NEW YORK - A LAWYER for Tom Cruise on Monday attacked an unauthorised biography of the high-profile Scientologist, calling it 'outrageous, sick stuff,' even as US publisher St Martin's Press defended the book.
'Tom Cruise, An Unauthorised Biography,' by British author Andrew Morton, best known for his top-selling 1992 book on Princess Diana, is due on US bookshelves this month.
'His book is a rehash of tired old lies about Tom and his religion, some new grotesque lies, like the sick comparison of his child to 'Rosemary's Baby' and the nutty assertion that he's the No. 2 head of the Church of Scientology,' Cruise's longtime lawyer, Bert Fields, said.
'He (Morton) has made a number of claims that are false and demonstrably so,' said Fields, who added that he had read Morton's book, 'Clearly the book is actionable, but I'm not commenting on anything to do with legal issues.'
The Church of Scientology in London did not reply to an e-mail asking for comment on the allegations. Scientology was founded by science fiction writer L. Ron Hubbard in Los Angeles more than 50 years ago.
In a brief statement on Monday, St Martin's Press spokesman Steve Troha said: 'We stand by our book and our author.'
Fields said Cruise has no plans to read the book, and the lawyer also slammed Morton's claims that Cruise's former wife, Australian actress Nicole Kidman, was worried she would be blackmailed or not see the couple's two adopted children if she spoke out against Scientology after their divorce.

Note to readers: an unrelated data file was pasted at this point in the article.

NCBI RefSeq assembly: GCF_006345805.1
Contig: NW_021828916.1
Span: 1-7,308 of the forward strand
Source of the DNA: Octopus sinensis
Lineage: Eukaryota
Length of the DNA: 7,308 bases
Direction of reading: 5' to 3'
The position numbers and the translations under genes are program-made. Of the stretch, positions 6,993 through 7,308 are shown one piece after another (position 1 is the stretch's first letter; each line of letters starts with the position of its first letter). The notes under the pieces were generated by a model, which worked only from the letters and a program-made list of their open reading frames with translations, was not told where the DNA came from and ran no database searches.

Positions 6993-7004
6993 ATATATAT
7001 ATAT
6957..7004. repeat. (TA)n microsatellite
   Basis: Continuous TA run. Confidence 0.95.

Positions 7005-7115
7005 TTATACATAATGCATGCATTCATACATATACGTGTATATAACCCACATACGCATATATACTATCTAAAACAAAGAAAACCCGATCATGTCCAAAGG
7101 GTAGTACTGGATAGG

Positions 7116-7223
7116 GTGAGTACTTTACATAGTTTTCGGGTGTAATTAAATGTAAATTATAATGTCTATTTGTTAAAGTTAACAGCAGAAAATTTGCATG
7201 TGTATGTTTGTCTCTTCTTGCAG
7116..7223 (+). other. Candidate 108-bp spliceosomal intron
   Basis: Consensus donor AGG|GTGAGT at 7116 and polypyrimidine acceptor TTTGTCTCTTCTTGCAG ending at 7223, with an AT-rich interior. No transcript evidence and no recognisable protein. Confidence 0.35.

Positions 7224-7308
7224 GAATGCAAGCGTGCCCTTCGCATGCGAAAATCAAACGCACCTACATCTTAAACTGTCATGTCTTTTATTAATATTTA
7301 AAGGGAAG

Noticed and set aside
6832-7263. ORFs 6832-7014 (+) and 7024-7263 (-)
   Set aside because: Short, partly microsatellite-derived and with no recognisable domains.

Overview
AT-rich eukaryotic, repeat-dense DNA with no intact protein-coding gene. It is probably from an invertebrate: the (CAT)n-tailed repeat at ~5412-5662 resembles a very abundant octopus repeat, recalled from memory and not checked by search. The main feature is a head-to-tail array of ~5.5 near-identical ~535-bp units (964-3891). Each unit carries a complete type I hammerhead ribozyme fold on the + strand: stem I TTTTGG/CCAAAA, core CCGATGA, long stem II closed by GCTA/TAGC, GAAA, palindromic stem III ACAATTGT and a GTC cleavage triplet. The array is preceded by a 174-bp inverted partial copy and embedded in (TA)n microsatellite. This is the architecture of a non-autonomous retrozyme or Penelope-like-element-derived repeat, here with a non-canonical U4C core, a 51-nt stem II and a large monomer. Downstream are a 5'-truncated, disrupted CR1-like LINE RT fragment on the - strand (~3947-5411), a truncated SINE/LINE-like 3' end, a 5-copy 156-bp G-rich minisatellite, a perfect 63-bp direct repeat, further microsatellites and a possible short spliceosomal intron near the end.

Kidman's spokeswoman was not immediately available for comment, but Fields said Morton's claims were 'absolute hogwash ... what they say about her is absolutely false.'
'The man should be ashamed of himself and so should his publisher,' said Fields. 'He pretends to be writing a biography without ever talking to anybody who has really known Tom for the past 30 years.'
According to www.scientology.org, Scientology 'is the study and handling of the spirit in relationship to itself, others and all of life. The religion comprises a body of knowledge extending from certain fundamental truths.' Those fundamental truths include man being an immortal, spiritual being whose experience 'extends well beyond a single lifetime.'
Germany does not recognise Scientology as a religion and regards it as a cult masquerading as a church to make money. Scientologists reject this view. -- REUTERS